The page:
Description - Francis Bacon by Michael Peppiatt
Published in 1996, Francis Bacon: Anatomy of an Enigma was the first in-depth study of the artist's life. It has not been superseded. In this substantially revised, updated edition - to coincide with the artist's centenary, which will be celebrated from autumn 2008 through summer 2009 - Peppiatt will incorporate confidential material Bacon gave him, which he did not include in the first edition. This valuable, first-hand information comes from the hundreds of conversations Bacon had with Peppiatt, often late into the night, over thirty years, particularly during the periods Bacon spent living and working in Paris. It includes insights into Bacon's intimate relationships, his artistic convictions and his general view of life, as well as his acerbic comments on his contemporaries. Peppiatt will draw on some of the fascinating information that has become available in the fifteen years since the artist died.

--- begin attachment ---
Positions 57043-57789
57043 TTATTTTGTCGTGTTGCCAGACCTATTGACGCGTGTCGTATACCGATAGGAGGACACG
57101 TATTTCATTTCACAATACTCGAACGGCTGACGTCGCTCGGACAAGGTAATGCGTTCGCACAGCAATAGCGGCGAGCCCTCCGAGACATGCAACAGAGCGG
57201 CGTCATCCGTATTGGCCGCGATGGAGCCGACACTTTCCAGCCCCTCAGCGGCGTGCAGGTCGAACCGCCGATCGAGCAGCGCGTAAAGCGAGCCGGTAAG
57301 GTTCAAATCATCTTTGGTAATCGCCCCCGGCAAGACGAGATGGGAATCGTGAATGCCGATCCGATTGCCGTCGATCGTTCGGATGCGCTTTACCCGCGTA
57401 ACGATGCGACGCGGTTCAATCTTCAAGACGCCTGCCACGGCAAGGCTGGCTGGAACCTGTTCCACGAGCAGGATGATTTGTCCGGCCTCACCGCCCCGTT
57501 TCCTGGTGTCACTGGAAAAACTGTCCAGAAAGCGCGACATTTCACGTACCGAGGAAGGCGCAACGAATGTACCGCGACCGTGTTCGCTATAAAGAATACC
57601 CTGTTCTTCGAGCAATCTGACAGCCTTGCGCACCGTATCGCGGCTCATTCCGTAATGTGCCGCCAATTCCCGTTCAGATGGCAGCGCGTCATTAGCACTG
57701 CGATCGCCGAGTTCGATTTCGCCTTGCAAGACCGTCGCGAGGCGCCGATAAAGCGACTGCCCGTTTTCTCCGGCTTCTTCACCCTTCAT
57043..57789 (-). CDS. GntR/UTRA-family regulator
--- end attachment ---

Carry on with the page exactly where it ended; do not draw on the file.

Once jealously guarded by the artist himself, the contents of Bacon's studio can now be freely consulted; Peppiatt has had privileged access to these archives, and he will show how a number of recent discoveries - including wholly unexpected source material - have radically changed the way we look at Bacon's work. Similarly, his recent research into the artist's background - his tortured affair with the sadistic Peter Lacy in Tangier, for instance, and the baffling circumstances of his death in Madrid - will shed light on unexplored areas of Bacon's life and work. Peppiatt will also unveil new information from several people who knew Bacon intimately and who have never gone on record previously.
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(203mm x 127mm x 28mm)
Publisher: Little, Brown Book Group
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Author Biography - Michael Peppiatt
Michael Peppiatt served as literary editor for Le Monde and arts correspondent for The New York Times and the Financial Times. He is considered the world expert on Bacon and has curated several groundbreaking Bacon exhibitions, notably 'Francis Bacon: The Sacred and the Profane' and 'Francis Bacon in the 1950s'. He lives in London and Paris.